Over the last few weeks, some stunning and horrifying changes have been implemented by the current Presidential administration. We’re not talking about travel bans or the increasingly horrifying deportation forces (though they are noteworthy). We’re talking about all of the steps the President has taken to walk back all of the strides previous administrations made to protect the environment and protect the planet.
Most of these changes have come in the form of walking back regulations. This isn’t surprising, given the hatred many in the Cabinet and even in the Oval Office have for any sort of restraint on business. The truth, however, is that not all regulations are bad. Some are good!
What nobody in the current administrative branch seems to understand is that there is a massive difference between regulating an industry and regulating companies.
Setting Up The Example
Let’s use an easy example: the energy market. In the United States, some states have highly regulated energy industries while others have deregulated their markets. In states where the energy market is regulated provider choices are slim. Often there is only one provider for entire cities or counties.
Consumers have to buy their energy through that company if they want to have power at all. In deregulated markets, consumers can shop around to compare rates and offerings. In Little Elm, Texas for example, residents can compare Little Elm electric rates based on type of energy offered (sustainable v fossil fuel), origin of the energy (Texas, another state, Canada, Mexico) and cost.
People in deregulated markets appreciate the choices that are afforded to them, especially in terms of price. The state legislatures like the deregulation because it helps boost their local economy. The state can tax out of state (or country) providers, which brings in income while simultaneously driving down prices for consumers.
The deregulation also provides a platform on which the energy companies can work together to lobby for industry-wide improvements instead of allowing one company to dictate the terms for everyone.
The biggest drawback to deregulating the energy market is felt primarily by the companies who provide the power. It is difficult for one company to establish itself as the “go to” provider. This makes it difficult for them to encourage the state government to make decisions based on that company’s preferences. And lawmakers, if we’re being honest, don’t have a lot of love for how much power the energy markets have at the state level.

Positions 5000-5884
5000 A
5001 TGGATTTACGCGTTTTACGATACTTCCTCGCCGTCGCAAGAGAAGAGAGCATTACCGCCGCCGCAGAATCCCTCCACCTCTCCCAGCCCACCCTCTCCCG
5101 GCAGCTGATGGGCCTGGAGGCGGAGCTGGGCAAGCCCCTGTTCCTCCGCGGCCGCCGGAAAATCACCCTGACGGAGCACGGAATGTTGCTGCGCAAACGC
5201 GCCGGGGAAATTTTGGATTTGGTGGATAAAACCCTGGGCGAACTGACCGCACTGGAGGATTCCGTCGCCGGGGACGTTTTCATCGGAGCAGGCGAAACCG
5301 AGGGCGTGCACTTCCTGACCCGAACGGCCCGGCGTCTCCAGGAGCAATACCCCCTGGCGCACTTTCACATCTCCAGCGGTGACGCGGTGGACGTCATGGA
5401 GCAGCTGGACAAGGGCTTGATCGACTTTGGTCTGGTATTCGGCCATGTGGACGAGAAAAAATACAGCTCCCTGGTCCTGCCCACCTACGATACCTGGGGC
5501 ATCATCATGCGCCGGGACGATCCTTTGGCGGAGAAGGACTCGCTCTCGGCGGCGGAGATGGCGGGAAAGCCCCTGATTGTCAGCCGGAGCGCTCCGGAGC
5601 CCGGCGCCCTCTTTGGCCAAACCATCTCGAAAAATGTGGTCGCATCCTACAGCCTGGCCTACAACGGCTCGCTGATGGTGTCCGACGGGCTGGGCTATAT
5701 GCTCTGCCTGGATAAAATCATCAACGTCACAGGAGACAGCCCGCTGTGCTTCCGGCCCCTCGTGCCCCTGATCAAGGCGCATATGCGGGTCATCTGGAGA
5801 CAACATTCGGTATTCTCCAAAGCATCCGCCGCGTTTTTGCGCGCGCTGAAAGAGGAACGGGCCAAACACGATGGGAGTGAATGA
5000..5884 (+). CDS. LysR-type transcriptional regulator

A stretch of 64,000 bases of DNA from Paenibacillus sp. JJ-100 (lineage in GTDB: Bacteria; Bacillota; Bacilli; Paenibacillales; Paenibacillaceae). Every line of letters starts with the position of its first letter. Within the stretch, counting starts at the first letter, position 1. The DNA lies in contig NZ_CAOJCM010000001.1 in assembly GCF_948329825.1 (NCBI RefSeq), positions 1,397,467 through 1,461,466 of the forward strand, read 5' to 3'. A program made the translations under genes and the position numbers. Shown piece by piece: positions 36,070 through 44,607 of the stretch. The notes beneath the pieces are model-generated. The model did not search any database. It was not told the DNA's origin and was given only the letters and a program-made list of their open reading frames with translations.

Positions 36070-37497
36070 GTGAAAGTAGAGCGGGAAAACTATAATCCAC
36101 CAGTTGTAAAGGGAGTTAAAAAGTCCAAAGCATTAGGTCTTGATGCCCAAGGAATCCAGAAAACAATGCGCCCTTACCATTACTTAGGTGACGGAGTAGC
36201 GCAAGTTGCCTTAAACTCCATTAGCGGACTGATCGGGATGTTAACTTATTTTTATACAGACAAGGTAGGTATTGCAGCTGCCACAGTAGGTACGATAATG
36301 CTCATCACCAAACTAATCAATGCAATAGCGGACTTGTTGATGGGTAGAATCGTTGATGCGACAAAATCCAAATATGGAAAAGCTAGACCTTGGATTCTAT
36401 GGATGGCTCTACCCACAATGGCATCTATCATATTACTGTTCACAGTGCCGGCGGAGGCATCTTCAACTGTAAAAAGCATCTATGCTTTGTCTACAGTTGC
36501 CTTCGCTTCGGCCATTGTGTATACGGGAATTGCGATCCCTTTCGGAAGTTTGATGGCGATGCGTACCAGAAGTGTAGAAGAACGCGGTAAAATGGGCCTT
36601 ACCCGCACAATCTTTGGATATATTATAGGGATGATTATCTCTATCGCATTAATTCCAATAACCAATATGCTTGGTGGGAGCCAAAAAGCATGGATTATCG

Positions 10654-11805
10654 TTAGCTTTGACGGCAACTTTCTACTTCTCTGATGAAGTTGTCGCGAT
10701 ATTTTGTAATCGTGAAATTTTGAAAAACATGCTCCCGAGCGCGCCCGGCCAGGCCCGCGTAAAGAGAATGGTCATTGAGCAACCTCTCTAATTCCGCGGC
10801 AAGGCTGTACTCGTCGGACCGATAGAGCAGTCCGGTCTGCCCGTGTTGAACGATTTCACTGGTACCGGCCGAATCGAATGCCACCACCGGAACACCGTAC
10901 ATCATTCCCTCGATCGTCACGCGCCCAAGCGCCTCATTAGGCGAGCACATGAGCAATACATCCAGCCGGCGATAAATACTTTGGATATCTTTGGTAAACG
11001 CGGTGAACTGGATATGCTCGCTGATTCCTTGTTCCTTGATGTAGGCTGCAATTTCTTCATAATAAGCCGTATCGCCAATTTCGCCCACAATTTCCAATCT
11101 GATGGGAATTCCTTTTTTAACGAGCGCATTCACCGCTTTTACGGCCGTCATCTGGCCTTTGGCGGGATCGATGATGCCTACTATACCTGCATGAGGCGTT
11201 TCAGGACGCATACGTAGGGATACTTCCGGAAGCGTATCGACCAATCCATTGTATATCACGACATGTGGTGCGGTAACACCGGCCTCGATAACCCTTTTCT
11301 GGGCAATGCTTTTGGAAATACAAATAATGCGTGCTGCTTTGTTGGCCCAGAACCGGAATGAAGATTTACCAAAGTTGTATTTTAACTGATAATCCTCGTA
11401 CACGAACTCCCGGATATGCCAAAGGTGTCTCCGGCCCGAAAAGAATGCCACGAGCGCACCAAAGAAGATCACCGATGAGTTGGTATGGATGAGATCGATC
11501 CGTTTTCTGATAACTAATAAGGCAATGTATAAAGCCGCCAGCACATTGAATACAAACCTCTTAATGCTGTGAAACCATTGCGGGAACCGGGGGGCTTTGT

Industry Vs. Market Vs. Companies
Regulations have different functions depending on what level they are applied.
Industry regulations are applied nationwide and have federal implications. These regulations typically deal with the product being offered. For example, at the industry level, consumer energy cannot be 100% fossil fueled. A fraction of the supply must come from sustainable/eco-friendly sources like solar, geothermal, etc.
Market level regulations have to do with economics–the supply of the product. For instance, energy markets are not allowed to base rate costs on the “flow” or “supply” of power. This is in the consumer’s’ best interest because it prevents the states from reducing power grid capacity as a method to drive up prices.
Company level regulations have to do with behaviors. The best example of this is a regulation that was rescinded recently by the President. The regulation that had been in place forced companies to abide by very strict waste disposal rules or face fines and other penalties. This was to keep the companies from polluting the environment. By rescinding those regulations, coal companies and other industry can now dump their waste materials wherever it is most convenient for them, even if that means dumping them in local rivers and streams.
Regulations often get swept up in the argument against an overreaching government. It is helpful to remember, though, that regulations exist to protect us. They exist to prevent extortion, pollution and to keep consumers safe. CEOs might complain about the inconvenience but imagine what would happen if everything was left to run amok. Could you afford those power bills if prices weren’t regulated? Of course not. Nobody could!